Taking the Birthday Week

It was the first birthday after a potentially life threatening and definitely life-altering illness, where the concept and approach to birthdays changed. I was never one for making a big deal about my birthday.  I think I was maybe eight years old at the last birthday party my mom threw for me, if that.  I did not have a “sweet sixteen” or a “twenty-one” party, or any significant party to mark each milestone decade.  It’s just not me.  I actually get embarrassed by that kind of recognition.

My birthday usually meant going to work, going home, maybe out to dinner if the birthday happened to fall on a weekend. It meant still doing the dishes and cleaning the bathroom.  Some of my past relationships might have diligently come up with a gift, others would not. A core of good girlfriends and sisters usually could be counted on to acknowledge it in some way.  There would be precious hand-made cards from the kids.  But essentially it was just another day.  The justification for this was that birthdays are for children, and it seems maybe sometimes for other people. I struggled with almost feeling it was too much of an ego thing to make much over a birthday.  Sometimes in the past I might have even felt just the tiniest bit blue about this.

But then I got sick.  During that time of diagnosis, treatment and recovery, I thought a lot about my own mortality.  And the next time my birthday came around, something had changed.  I was so incredibly grateful to be seeing another birthday, to mark another year.  Everything was crystal sharp and beautiful. That milestone became a magical wonder unto itself, a joyous inner celebration.  I realized that it doesn’t even have to just happen on that exact day. While it is lovely if others want to recognize it,  it is really about how I decided to savor it. I learned that I need to really learn to love myself and not depend on anyone else to do that for me – to not depend on external events to set my mood.  And I’ve been around long enough now to feel it warrants making that little celebration last for about a week.

I started sharing this concept with my fellow patients and friends and in certain web groups over ten years ago, and it has pretty much taken off  like wildfire among us since.  As a matter of fact, it seems to have gone somewhat viral in its own right. I don’t know if it was just one of those collective idea phenomenons, a sort of flash mob of people who all of a sudden decided to take the birthday week, or if I actually was a small catalyst in it… it’s possible! I now see many people mentioning taking a birthday week.  Either way, it’s a good thing to do.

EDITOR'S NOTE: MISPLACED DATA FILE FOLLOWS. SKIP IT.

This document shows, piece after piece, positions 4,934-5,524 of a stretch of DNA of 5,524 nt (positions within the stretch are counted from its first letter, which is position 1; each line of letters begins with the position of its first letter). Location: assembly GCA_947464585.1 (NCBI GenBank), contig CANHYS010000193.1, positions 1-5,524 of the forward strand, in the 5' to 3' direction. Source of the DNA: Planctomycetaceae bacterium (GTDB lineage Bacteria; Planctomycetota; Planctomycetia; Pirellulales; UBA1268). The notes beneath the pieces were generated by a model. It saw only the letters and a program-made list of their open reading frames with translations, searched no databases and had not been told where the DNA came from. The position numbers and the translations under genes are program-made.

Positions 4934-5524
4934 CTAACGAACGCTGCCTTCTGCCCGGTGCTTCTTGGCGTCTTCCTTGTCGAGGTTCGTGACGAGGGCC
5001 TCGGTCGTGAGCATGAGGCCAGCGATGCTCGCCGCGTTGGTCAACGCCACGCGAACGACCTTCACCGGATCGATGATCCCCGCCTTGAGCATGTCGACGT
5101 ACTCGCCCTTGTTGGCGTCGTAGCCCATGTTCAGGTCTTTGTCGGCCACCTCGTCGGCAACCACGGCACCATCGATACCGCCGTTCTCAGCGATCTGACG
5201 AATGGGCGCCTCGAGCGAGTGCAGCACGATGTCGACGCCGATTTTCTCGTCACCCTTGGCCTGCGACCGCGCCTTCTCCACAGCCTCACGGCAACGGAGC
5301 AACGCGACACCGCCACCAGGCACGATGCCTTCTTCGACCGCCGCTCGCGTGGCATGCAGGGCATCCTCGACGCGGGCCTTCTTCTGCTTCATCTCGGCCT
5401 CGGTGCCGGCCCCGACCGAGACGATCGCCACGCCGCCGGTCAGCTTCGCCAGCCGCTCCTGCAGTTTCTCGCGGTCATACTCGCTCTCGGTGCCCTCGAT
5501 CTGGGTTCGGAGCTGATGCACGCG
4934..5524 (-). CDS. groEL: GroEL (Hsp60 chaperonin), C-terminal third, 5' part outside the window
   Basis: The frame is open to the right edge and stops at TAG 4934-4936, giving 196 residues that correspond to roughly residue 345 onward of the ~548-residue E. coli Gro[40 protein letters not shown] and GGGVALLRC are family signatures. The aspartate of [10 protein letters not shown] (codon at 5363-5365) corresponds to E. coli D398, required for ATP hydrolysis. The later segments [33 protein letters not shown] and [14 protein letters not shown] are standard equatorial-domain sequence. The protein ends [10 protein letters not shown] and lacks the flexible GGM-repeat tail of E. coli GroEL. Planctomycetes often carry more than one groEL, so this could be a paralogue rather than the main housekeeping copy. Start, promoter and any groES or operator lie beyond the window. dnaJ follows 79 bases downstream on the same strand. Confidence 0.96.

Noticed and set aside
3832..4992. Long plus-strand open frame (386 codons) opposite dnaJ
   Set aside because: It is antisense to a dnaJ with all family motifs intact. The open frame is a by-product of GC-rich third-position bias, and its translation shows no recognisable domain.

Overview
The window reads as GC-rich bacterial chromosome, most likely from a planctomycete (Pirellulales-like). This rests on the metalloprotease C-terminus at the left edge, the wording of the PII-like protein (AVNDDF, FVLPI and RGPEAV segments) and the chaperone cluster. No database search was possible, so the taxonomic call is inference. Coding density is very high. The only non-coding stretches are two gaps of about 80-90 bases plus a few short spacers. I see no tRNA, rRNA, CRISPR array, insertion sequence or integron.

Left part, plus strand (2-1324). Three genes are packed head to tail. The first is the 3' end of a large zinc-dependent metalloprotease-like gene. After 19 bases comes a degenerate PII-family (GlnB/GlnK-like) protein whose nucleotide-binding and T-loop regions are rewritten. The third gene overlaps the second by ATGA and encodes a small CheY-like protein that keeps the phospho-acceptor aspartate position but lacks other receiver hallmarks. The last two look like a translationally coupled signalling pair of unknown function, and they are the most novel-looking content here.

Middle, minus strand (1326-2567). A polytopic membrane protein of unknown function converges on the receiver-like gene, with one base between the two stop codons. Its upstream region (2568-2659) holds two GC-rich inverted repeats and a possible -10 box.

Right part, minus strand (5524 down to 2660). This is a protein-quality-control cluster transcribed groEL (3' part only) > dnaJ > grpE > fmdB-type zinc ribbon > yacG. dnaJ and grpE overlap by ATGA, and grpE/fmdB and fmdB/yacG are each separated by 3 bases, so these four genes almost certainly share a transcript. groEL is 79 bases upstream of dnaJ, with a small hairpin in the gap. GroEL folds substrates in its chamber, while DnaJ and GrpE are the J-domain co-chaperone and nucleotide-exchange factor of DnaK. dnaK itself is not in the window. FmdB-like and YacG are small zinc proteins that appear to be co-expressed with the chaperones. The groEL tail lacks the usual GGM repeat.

As a matter of fact, this has sort of morphed into having its own set of rules…..or at least My Rules.  I mean, you are free to celebrate anything you want however you want.  There are people who will tell you to Celebrate Life every single day and yes, that’s true.  But on some level I think one should earn entitlement to the birthday week by some set of criteria, something that marks the fact that You Have Arrived. 

If you don’t have a life-threatening or life-altering illness as reason enough to indulge, I think turning age fifty warrants being around long enough and having gone through enough hell fire to deserve taking The Birthday Week.  You have just graduated into the next half of the century and it’s time to really acknowledge this, and acknowledge this every single year after hitting the Big Five-Oh.  Just my opinion.  And you can start The Birthday Week any time where your birthday falls in it.  You can start it on the very day of your birthday, or start it the week before and work up to it ending it on your birthday, or let it begin and end anywhere in between. I have done it in all different variations.